Some schools keep records private
Nonpublic schools have no legal duty to make teachers' files available to the state, parents or other districts
Wednesday, October 17, 2007 3:28 AM
THE COLUMBUS DISPATCH
2005-06 yearbook photo
State education investigators have had their eye on Worthington Christian High School teacher Dwayne Smith for a decade.
They don't remember why they flagged him.
The paper trail that explains Smith's path to the state Office of Professional Conduct is gone. Ohio law requires the office to purge documents related to undisciplined teachers after two years.
Now, only a handful of people associated with Worthington Christian Schools know the details of what happened in 1996 when he was accused of fondling a middle-school girl. Smith did not respond to requests for comment.
There's no requirement for the schools to refresh the state's memory.
Private and religious schools are supposed to play by the same rules as public schools when a teacher is accused of wrongdoing, but not all do -- largely because they don't have to.
Private-school personnel records are shielded by law from the public -- even from the state Education Department, which licenses teachers, coaches and administrators at most of Ohio's private schools.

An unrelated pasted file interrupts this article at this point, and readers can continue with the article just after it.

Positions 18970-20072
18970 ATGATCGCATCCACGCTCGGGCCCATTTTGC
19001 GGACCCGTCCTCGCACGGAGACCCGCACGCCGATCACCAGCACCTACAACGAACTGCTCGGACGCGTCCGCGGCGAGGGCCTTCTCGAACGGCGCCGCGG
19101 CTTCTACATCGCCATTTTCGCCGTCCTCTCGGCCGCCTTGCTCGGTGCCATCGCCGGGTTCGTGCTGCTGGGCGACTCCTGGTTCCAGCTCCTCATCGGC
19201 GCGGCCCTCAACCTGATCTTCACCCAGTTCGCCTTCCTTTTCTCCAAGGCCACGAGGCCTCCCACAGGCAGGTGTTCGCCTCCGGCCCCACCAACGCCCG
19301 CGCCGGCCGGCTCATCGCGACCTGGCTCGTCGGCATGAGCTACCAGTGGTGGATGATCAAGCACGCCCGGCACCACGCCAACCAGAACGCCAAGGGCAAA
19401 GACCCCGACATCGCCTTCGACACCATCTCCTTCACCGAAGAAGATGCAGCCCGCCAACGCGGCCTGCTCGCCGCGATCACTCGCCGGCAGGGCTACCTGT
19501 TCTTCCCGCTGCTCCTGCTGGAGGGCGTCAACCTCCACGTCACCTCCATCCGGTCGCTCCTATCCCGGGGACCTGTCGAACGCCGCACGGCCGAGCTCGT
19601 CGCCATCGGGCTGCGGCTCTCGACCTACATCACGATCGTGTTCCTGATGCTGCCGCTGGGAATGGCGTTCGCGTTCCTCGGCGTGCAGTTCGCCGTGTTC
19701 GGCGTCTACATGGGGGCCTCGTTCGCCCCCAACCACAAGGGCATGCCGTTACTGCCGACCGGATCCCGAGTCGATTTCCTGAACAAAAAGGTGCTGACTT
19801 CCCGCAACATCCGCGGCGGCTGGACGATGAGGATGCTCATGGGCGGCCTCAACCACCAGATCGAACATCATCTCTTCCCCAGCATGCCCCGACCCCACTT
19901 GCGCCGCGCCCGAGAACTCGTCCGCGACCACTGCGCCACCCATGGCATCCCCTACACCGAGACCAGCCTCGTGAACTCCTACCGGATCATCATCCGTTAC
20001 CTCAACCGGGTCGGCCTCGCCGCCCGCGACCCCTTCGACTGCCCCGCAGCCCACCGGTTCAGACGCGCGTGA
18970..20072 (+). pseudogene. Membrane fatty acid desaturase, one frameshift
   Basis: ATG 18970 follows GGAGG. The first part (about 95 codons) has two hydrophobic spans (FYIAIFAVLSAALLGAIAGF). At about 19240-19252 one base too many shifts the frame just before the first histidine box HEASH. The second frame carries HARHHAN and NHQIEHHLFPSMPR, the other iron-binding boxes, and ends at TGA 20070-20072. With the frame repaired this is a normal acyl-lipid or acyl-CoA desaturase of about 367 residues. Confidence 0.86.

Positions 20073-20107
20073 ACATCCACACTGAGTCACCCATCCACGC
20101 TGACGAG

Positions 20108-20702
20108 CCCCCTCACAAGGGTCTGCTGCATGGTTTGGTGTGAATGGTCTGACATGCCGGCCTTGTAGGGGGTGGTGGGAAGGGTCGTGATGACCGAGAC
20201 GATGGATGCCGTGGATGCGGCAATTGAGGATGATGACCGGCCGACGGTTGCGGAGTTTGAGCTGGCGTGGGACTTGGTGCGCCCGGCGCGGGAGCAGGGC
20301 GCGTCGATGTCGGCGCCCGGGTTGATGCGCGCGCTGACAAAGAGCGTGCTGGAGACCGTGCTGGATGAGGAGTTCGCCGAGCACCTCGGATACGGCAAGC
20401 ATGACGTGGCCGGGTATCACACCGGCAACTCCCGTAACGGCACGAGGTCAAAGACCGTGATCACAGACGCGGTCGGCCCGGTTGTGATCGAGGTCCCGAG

After private-school teachers clear the hurdles of criminal background checks, the Education Department has no right to their information, and neither does the next school down their career path.
Unlike most public-school teachers, whose licenses are periodically renewed, private educators never have to return to the state. From the time they are issued, private-school licenses never expire, giving the state little reason to ask questions.
"It's a system that really sets kids up," said Judi Welsh, a former counselor at Worthington Christian High School. "It's not about erring on the side of caution."
Worthington Christian school leaders said they did everything right when accusations surfaced against Smith in 1996. They reported the case to Franklin County Children Services and sent Smith to Christian counseling. Smith resigned. He never was charged with a crime.
School officials don't apologize for hiring him back two years later.
"We think Dwayne is a great teacher, a great coach. He's an outstanding person to have here," said the school's attorney, Daniel R. Swetnam. "We didn't want to arbitrarily throw someone under the bus."
The loyalty to Smith among Worthington Christian school leaders troubled Welsh so much that she quit her job there last year.
"I needed to know beyond a shadow of a doubt that there was protocol in place to effectively handle these situations," she said.
Welsh, who was hired at her alma mater in 2003, found notes written by a former counselor that detailed an interview with an eighth-grade student. The girl occasionally stayed with Smith and his wife when her mom was out of town.
The counselor's notes say that Smith approached the girl at night.
"I would act like I was asleep. He would undo my bra, fondle my breasts, kiss all over my face," the counselor wrote, apparently quoting the girl's comments.
Smith's sin was so serious that he quit. It was serious enough that he publicly apologized to the congregation at Grace Brethren, the church affiliated with the school.
Welsh remembered the day in 1996 when Smith asked the Grace Brethren congregation for forgiveness but did not explain what he had done.